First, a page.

Science advising at Surrey

University is both an anxious and exhilarating time. I hope that the information on this page makes your transition an enjoyable experience and helps you navigate any bumps along the way.

Nadia Williams advises all Surrey Science students plus undeclared Science students from all campuses over 60 units, Management & Systems Science majors, General Science Double Minor program students, and internal faculty transfers.

Academic Advisor

The Academic Advisor can assist you in a variety of areas related to your academic career at SFU, from first year course planning to identifying your interests and choosing your major. 

Contact Details: Nadia Williams

Surrey Office:  Room 2910 (Podium 2) inside the main Science area
Monday - Friday, 9:00am - 4:00pm
Call/email for a specific time appointment or drop-in anytime. Special arrangements can be made in advance for after-hours appointments.

Burnaby Office:  Occasional Burnaby campus days only.  Next: October 11th for Science Convocation in the morning.  Appointments available in the afternoon, please email.

Advisor away: TBA, November 22, December 12, 13.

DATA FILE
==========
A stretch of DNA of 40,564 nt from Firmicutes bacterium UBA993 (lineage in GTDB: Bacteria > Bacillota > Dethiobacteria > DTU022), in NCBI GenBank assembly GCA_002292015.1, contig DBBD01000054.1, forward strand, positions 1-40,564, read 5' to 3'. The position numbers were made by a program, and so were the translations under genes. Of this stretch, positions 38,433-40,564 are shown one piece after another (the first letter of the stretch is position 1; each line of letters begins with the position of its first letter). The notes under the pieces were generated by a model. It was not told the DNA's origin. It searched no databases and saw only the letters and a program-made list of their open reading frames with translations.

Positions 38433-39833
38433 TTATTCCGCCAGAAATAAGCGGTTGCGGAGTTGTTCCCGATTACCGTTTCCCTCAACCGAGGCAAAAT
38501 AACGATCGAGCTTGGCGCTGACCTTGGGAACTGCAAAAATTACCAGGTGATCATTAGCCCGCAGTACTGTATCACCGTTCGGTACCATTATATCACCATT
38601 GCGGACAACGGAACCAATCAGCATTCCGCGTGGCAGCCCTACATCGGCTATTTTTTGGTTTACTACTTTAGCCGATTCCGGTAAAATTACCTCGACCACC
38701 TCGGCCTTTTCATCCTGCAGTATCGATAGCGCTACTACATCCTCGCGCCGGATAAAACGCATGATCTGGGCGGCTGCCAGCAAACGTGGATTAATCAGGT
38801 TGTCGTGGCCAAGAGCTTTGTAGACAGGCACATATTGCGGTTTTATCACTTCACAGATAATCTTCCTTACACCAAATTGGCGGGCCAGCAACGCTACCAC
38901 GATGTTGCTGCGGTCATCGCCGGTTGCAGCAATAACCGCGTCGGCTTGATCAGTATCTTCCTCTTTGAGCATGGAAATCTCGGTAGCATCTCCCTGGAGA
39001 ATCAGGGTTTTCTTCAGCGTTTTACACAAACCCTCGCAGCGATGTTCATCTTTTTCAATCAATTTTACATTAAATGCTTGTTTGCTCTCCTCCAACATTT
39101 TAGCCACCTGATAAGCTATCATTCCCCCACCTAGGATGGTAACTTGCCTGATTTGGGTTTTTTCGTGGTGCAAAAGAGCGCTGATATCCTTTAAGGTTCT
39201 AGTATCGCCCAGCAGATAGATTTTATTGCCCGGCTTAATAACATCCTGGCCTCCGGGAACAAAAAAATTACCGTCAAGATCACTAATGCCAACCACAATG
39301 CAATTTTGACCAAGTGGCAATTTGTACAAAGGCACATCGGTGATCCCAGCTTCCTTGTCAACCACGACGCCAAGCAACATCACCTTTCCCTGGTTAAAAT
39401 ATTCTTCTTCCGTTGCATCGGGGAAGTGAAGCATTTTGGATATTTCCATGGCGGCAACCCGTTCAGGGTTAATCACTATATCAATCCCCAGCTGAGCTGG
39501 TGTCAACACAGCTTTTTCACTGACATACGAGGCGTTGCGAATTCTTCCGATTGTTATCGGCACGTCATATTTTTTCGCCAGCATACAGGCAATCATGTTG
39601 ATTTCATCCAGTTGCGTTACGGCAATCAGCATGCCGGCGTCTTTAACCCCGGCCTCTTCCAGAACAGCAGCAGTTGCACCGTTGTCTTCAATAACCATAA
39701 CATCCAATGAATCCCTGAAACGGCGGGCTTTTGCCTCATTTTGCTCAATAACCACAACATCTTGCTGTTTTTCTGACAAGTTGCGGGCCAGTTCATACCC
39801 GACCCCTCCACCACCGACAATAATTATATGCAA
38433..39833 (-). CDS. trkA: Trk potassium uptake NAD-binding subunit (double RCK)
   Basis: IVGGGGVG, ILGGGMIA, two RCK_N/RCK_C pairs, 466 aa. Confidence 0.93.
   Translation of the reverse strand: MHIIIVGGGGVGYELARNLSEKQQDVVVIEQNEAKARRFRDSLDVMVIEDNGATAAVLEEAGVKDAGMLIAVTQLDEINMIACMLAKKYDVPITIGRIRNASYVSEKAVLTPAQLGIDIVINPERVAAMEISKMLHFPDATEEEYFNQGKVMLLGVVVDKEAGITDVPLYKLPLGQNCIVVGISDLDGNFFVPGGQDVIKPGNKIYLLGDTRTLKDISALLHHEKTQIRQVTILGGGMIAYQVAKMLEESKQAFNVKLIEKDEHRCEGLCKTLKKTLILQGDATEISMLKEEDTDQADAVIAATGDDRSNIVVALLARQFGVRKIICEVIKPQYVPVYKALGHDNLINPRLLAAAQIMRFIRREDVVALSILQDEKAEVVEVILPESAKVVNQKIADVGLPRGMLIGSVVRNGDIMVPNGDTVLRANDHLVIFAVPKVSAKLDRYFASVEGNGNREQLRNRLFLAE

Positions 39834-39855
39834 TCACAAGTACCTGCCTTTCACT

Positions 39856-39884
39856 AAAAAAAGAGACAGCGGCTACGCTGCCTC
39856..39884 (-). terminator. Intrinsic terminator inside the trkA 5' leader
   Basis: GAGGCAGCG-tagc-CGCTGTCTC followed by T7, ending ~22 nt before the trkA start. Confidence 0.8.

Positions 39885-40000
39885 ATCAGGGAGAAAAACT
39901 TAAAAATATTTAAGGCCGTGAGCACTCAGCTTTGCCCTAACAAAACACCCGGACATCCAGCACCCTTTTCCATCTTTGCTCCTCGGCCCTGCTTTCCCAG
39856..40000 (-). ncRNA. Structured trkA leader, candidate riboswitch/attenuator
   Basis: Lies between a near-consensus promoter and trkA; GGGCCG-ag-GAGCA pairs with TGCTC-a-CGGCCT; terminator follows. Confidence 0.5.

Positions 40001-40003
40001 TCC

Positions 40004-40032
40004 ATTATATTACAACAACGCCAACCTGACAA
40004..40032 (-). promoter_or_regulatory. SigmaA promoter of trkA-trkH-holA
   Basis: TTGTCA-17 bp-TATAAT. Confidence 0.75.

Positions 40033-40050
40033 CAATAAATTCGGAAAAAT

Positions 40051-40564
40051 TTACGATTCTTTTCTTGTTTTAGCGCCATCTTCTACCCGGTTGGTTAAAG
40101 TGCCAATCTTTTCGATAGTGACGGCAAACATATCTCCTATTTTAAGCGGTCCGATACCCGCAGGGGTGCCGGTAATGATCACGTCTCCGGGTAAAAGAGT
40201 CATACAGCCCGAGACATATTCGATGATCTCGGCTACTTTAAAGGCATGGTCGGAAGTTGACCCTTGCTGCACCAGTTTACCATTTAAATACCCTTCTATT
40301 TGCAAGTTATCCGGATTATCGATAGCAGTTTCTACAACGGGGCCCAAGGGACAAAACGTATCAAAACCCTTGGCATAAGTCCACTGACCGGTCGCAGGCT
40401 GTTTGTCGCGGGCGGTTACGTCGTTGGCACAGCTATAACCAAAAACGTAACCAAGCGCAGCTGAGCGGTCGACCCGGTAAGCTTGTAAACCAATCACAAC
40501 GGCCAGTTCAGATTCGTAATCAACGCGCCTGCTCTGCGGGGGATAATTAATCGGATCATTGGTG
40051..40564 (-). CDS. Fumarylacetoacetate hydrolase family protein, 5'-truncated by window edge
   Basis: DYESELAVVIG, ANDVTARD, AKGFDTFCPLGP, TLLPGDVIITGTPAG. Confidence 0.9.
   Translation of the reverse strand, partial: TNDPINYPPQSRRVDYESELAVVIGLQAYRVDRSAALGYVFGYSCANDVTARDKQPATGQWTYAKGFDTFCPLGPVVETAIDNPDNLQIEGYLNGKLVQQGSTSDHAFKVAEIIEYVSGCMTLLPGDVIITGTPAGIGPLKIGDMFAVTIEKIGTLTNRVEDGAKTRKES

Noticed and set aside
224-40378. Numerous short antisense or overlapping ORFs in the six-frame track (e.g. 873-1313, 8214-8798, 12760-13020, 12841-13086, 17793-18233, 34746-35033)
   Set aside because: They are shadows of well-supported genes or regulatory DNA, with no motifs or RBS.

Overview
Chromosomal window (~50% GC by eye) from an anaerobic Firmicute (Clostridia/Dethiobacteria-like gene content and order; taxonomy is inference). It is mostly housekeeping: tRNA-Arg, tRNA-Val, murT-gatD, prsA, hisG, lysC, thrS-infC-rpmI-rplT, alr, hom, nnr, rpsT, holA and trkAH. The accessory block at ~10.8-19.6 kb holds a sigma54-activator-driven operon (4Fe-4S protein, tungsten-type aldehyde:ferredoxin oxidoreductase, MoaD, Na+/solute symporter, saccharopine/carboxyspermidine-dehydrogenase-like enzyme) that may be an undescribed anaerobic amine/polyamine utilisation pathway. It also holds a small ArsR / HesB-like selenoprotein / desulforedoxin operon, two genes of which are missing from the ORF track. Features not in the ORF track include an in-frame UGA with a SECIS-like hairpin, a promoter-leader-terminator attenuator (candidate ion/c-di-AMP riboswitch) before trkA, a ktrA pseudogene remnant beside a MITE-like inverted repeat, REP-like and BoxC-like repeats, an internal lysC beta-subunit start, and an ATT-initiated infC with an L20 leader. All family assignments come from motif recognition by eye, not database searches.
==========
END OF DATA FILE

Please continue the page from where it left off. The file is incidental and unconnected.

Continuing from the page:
University closed: Monday, October 14th (Thanksgiving Day).  Monday, November 11th (Remembrance Day).

Why do I need to visit an academic advisor?

  • Course selection and anything to do with registration
  • What can I do with XXX degree?
  • How do I choose my major?  Help!
  • What courses do I need for XXX professional program?
  • Where do I find XXX on campus/on the SFU website?
  • I want to change programs
  • Academic goal-setting
  • Coaching
  • Exploring other programs
  • Identifying interests, skills, and abilities
  • I'm having academic/personal/financial difficulty and I need to know where to go/who to talk to

Blog Post

Student Learning Commons Workshops

Other than your advisor recommending one, why would you attend an SLC workshop?  The better question is, why wouldn't you?  Pride is probably the number one reason.  You think your skills are already up there in the stellar range.  Well, you might be right.  Or you might be wrong. 

Its one hour (actually less - most are 50 minutes) of your time, and its free.  If you already know everything, its a carefree refresher.  Maybe you can even help another student in the session and bank the karma!  Maybe you'll get ONE tip or strategy you haven't thought of before, or you'll connect with another student in a shared class for later study sessions.  Or you'll hear about a random program at SFU that you've never considered in the course of the workshop discussion.